Japan Geoscience Union Meeting 2018

Presentation information

[EE] Oral

S (Solid Earth Sciences) » S-IT Science of the Earth's Interior & Tectonophysics

[S-IT22] Interaction and Coevolution of the Core and Mantle in the Earth and Planets

Tue. May 22, 2018 3:30 PM - 5:00 PM International Conference Room (IC) (2F International Conference Hall, Makuhari Messe)

convener:Tsuyoshi Iizuka(University of Tokyo), Hidetoshi Shibuya(Department of Earth and Environmental Sciences, Faculty of Advanced Science and Technology, Kumamoto University), Taku Tsuchiya(愛媛大学地球深部ダイナミクス研究センター, 共同), Kenji Ohta(Department of Earth and Planetary Sciences, Tokyo Institute of Technology), Chairperson:Ohta Kenji, Kamada Seiji(FRIS, Tohoku Univ.)

3:45 PM - 4:00 PM

[SIT22-08] Waveform inversion for localized 3-D shear velocity structure in the lowermost mantle
beneath Caroline hotspot

*Shota Kato1, Kenji Kawai2, Yuki Suzuki2 (1.Department of Earth and Planetary Physics, University of Tokyo, 2.Department of Earth and Planetary Science, University of Tokyo)

Keywords:Caroline hotspot, waveform inversion, S-velocity structure, lowermost mantle

The origin of hotspots is a key to understanding the dynamics of the Earth’s mantle. The origin of the Caroline hotspot is still seismologically unknown although Jackson et al. (2017) suggested that the source of the Caroline hotspot would be in the deep mantle by investigating He isotope ratio in lavas of the Caroline hotspot. Previous global tomographic studies showed about relatively weak (~2%) low-velocity anomaly in the lowermost mantle beneath the Caroline hotspot (e.g., Ritsema et al. 2011, French & Romanowicz 2015). Although the regional waveform inversion showed a strong (~5%) ‘tower shaped’ low-velocity anomaly immediately above the CMB beneath the Caroline hotspot of Wessel & Kroenke (1998), it is not clear whether it reaches 300 km or more above the CMB due to the lack of the resolution (Konishi et al. 2014). Here, in this study, we conduct waveform inversion to infer the 3-D S-velocity structure in the lowermost mantle beneath Caroline hotspot using not only F-net but also NECESS-Array waveform data of deep earthquakes at around Tonga and Fiji. The dataset with better epicentral distance coverage than used in our previous study (Konishi et al. 2014) enables us to study more detailed structure beneath the Caroline hotspot.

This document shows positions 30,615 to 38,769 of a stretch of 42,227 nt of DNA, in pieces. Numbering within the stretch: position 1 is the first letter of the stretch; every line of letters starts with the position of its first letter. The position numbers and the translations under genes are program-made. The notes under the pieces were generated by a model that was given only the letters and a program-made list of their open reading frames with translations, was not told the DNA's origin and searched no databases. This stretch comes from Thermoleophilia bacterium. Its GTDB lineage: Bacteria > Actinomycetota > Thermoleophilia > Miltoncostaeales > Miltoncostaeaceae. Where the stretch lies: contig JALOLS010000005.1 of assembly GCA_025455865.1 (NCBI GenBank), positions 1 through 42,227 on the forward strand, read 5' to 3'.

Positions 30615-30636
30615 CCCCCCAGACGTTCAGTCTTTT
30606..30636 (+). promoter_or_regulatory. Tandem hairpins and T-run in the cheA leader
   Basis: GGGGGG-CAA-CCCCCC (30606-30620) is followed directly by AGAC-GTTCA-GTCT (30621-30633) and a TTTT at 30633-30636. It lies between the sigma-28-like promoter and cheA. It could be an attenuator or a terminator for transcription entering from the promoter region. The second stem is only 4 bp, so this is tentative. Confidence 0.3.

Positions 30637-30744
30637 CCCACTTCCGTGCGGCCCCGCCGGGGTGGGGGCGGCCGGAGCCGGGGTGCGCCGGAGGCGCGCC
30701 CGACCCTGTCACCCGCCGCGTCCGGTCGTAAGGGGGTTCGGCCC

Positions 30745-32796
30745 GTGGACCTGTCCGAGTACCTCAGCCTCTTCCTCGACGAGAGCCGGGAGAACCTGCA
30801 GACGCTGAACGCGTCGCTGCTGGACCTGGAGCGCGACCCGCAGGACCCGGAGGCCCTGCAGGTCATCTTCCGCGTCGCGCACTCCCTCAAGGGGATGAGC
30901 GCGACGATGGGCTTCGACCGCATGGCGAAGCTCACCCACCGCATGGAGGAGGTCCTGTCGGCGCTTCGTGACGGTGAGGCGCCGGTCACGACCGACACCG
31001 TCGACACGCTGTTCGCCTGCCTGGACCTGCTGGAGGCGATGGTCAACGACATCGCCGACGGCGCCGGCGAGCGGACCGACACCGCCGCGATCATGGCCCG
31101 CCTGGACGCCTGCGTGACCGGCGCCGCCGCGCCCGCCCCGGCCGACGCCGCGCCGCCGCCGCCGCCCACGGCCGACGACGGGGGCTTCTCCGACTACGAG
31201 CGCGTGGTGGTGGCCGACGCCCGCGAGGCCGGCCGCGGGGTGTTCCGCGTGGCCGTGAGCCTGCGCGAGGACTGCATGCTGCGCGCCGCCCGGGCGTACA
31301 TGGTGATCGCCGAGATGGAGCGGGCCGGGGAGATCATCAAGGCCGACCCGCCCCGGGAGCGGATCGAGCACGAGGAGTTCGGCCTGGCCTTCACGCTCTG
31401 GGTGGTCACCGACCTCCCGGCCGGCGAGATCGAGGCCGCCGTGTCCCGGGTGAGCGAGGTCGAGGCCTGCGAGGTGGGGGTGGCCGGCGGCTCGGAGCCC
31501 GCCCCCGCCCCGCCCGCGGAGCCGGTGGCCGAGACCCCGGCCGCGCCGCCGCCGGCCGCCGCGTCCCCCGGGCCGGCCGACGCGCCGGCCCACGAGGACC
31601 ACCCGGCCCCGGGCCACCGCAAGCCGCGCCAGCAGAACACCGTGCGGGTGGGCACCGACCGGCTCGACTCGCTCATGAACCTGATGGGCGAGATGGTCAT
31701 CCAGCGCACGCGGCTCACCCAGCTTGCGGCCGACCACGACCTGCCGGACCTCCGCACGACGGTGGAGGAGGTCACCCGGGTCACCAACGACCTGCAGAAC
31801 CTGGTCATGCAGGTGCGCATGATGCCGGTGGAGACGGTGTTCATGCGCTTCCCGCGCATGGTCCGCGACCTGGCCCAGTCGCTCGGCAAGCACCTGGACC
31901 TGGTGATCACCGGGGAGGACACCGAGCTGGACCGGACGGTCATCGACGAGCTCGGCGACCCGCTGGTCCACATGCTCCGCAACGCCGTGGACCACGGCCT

The result of checkerboard test shows that the resolution of 300-400 km above the CMB is improved as compared with that of Konishi et al. (2014). The inferred structure has two features: (1) two low-velocity anomalies immediately above the CMB, which merge into one low-velocity anomaly (about 6%) at 100 km above the CMB and is continuous up to at least 400 km above the CMB. The location of low-velocity anomaly is consistent with that of Konishi et al. (2014). (2) about 3% high velocity anomaly from 150 to 400 km above the CMB to about 1000 km northwest of the low velocity anomaly. We interpret these features as: (1) the ‘tower shaped’ low-velocity anomaly indicates upwelling flows from the two separated low-velocity roots immediately above the CMB. The location of the prominent low-velocity anomaly is consistent with the location of the Caroline hotspot. (2) Suppose the velocity anomalies are due to the thermal effects, this high-velocity anomaly indicates colder materials than its surroundings. Since the location of the high-velocity anomaly is consistent with the paleo-subduction of the Izanagi plate in 200 Ma (Matthews et al. 2016), this high-velocity anomaly could be a remnant of the subducted Izanagi plate.